I pruned my library during a move last year, dumping about 25 percent of what I had. It was the first time I’d ever disposed of so many books at once, and it still doesn’t sit well with my collector tendencies. Most of what I dumped was of little merit. Considering that I held on to a couple atrocious Milan Kundera books, I couldn’t imagine that I’d miss anything that didn’t meet the bar. (I was wrong: I have wanted to loan James Wood’s The Book Against God to a friend, and I will write about it soon.) But the process was still painful enough that I’ve generally avoided purchasing things since then that I didn’t think I had a reasonable chance of wanting to hold on to for a long time. Very few books fall into this category, so the acquisition rate has dropped drastically. The New York libraries have more than picked up the slack.
(The New York Research Library in the humanities, in midtown, doesn’t allow checkouts. You fill out a form, submit it, wait for the book to be brought from the unseen stygian depths to a window, and you sit down with it until the library closes.)
I’ve just spent three weeks in hotel rooms far away from my apartment. No libraries, and only a handful of books that I packed into my suitcase over the laptop. Long-term hotels don’t provide bookshelves, only refrigerators, stoves, and DSL, and the white stucco walls (a California staple) easily overpower the low-key furniture.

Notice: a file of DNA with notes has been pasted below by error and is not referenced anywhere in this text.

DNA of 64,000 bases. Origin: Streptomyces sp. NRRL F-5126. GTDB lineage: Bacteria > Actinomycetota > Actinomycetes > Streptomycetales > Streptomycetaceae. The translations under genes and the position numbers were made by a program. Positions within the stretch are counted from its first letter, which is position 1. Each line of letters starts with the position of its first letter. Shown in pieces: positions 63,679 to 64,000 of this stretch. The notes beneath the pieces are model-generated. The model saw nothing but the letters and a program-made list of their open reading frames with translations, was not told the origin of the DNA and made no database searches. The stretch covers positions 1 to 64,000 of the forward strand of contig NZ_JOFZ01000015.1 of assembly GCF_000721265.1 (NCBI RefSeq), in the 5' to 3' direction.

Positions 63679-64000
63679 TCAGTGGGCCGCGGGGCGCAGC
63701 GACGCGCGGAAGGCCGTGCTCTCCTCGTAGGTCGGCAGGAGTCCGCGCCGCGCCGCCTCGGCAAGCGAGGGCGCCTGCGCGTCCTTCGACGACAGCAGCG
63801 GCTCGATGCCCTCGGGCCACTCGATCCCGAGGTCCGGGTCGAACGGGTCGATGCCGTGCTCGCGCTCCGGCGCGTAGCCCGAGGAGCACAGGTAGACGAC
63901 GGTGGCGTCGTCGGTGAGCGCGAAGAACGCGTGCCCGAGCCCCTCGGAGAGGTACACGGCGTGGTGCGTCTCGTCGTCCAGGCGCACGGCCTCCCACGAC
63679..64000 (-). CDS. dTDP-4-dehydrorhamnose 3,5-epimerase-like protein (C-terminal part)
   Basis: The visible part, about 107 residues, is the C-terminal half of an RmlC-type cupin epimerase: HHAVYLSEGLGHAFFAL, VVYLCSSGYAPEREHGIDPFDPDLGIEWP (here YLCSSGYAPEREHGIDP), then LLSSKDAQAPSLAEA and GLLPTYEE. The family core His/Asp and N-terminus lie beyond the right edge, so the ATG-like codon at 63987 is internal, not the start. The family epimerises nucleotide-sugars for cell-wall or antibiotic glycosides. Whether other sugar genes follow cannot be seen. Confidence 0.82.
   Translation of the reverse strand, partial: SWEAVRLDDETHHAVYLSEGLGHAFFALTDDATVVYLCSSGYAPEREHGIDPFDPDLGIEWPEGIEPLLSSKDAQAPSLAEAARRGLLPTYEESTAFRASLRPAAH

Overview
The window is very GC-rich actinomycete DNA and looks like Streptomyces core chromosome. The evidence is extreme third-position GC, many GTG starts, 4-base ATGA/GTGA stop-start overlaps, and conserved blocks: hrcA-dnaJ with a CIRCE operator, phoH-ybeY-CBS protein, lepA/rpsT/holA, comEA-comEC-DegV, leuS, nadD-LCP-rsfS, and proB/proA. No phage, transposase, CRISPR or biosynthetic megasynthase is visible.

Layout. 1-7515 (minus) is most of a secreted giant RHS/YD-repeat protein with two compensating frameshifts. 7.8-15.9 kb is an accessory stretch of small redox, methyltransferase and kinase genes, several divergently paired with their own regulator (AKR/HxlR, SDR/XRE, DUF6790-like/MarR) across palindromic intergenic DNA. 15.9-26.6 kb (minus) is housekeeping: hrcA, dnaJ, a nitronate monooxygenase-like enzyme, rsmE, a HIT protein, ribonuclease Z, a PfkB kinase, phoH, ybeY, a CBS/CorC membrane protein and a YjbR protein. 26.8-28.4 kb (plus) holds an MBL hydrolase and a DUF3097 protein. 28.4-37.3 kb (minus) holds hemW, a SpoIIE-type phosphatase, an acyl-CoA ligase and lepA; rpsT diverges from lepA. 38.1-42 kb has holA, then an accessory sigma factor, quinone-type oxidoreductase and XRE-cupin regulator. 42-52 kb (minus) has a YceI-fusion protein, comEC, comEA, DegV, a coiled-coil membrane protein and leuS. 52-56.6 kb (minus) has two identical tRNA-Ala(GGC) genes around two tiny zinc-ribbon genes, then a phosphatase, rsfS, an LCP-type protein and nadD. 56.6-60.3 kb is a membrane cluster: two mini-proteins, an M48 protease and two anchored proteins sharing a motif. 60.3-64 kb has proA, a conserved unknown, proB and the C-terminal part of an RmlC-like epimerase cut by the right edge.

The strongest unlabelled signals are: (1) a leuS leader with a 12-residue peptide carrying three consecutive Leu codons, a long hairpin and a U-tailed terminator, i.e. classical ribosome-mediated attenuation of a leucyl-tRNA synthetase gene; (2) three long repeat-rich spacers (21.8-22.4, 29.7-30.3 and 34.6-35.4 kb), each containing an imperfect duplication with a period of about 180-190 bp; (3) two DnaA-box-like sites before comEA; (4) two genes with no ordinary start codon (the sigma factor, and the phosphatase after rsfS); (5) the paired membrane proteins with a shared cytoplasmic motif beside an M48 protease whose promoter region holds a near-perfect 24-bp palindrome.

So it was off to the bookstores to acquire, just for the sake of having a baseline of literature to think about and read, only to find that it all seemed so out of place in suburban California. There are those who sustain their life in literature when all around them is antiseptic and staid. Not me. I fell into the homogeneous world of strip malls and chain stores and haven’t yet extricated myself. The books were missives from another universe entirely; they may as well have been the Voynich manuscript. The numbing drive up and down El Camino Real, full of identical strip malls that passed by like a looped background from The Flintstones, limited my own vocabulary. There are no hapax legomena in Silicon Valley.
Lars at Spurious writes of weariness in Kafka’s The Castle. (His observation that the castle is “co-extensive with the village” is spot-on.) K. in The Castle may be wearier and suffer more set-backs than Josef K. in The Trial, but he moves. It is the horrible stasis of The Trial, in which two chapters were swapped without incident for decades, that I find more disturbing. K. of The Castle is on the move, and the world moves and shifts with/against him.
So it’s good to be back amongst the shelves with the irregular colors and contours of book spines, the chill of winter weather, the sense of a worthy opposing force internally and exernally. Normal posts to resume shortly….